Professional Staffing Blog

Got the interview? Make it great, part two: Three attention-grabbing tips to get you from “next, please” to the next round

Last week’s blog discussed the preliminaries – the prep you should do to help make your interview a success. This week, I discuss what to do once you’ve made it past the receptionist and into my office.

Tip: Share your accomplishments.
Let me know what you learned at your former jobs and how your efforts made a difference. Tell me about a problem and how you resolved it, or how you mentored junior staff if that was part of your job description. But please – don’t oversell yourself (or sell your co-workers short). Don’t tell me you built the website at your last company unless you actually work in HTML5, CSS or JavaScript. But do tell me who was on the project team: product managers, writers, designers?  Giving your colleagues credit tells me a great deal about your ability to collaborate.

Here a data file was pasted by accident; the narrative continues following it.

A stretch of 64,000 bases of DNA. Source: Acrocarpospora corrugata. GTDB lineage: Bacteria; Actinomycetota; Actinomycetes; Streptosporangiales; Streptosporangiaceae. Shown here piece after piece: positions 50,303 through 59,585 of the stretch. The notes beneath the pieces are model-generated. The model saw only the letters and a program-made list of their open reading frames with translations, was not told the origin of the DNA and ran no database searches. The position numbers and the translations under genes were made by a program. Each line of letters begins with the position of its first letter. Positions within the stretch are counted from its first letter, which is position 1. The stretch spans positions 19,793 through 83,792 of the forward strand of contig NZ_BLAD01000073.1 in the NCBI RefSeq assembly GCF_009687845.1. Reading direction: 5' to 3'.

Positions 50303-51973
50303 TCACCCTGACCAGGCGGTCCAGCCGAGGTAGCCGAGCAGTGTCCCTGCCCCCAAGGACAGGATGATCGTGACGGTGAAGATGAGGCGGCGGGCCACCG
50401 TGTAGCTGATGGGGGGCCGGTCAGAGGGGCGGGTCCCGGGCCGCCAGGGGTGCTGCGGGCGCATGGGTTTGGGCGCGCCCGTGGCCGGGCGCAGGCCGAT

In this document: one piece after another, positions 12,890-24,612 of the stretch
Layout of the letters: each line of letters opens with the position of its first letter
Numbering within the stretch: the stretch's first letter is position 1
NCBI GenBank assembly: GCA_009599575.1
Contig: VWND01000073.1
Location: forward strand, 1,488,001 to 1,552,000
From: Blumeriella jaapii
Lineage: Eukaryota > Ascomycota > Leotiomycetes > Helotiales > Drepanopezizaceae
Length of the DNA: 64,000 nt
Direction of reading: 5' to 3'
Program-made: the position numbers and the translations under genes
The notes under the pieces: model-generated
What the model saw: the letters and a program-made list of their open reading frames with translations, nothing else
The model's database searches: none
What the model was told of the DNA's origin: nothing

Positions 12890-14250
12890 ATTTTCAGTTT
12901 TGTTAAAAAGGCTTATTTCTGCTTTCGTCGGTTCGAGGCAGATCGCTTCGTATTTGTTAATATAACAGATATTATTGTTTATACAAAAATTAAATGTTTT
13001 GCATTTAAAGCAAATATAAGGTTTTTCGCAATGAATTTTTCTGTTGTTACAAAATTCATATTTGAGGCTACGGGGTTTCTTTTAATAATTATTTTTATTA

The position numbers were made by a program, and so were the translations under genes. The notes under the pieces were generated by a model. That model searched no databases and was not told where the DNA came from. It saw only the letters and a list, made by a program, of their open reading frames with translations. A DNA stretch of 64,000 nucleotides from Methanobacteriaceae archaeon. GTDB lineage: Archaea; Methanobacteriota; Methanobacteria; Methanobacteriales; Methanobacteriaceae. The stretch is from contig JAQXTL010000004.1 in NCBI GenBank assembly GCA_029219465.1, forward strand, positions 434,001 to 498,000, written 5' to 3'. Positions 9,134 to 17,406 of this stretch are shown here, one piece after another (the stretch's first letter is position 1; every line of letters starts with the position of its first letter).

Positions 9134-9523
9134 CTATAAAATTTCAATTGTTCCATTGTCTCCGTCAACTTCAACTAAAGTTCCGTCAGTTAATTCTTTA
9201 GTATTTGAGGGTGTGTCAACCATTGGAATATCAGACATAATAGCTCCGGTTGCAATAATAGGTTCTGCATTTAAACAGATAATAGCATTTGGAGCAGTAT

Tip: Have questions as well as answers.
I know you’re looking for work. I also want to know what it is that you want to know. You’ve already researched the company online (see last week’s blog, Tip 1). What detail sparked your interest? Perhaps you hope to pursue an MBA. Ask about the company’s management training options and tuition support. Maybe you’d like more information on the organization’s community outreach endeavors. Be sure to have a solid list of questions for me.

Tip: Why you?
As I said in the opening, there are many people seeking work and all have something to offer. I know you did well at your last job – that’s why I’ve invited you to interview. This puts you in an excellent position. Now, convince me to move you to the next step in the employment process. Summarize your strengths and reiterate your interest in joining the company. Be honest about what you’re looking for and optimistic about your chances.

A final thought:
Unfortunately, not everyone can advance in the process. Sometimes, schedules and internal pressures shift the best-laid interview plans in another direction, and hiring timelines are suddenly accelerated. While that’s not what a strong, round-one candidate wants to hear, it is a reality. So, while I may not bring you back for a follow-up interview, I will remember you and, whenever possible, keep you in mind for future staffing opportunities.

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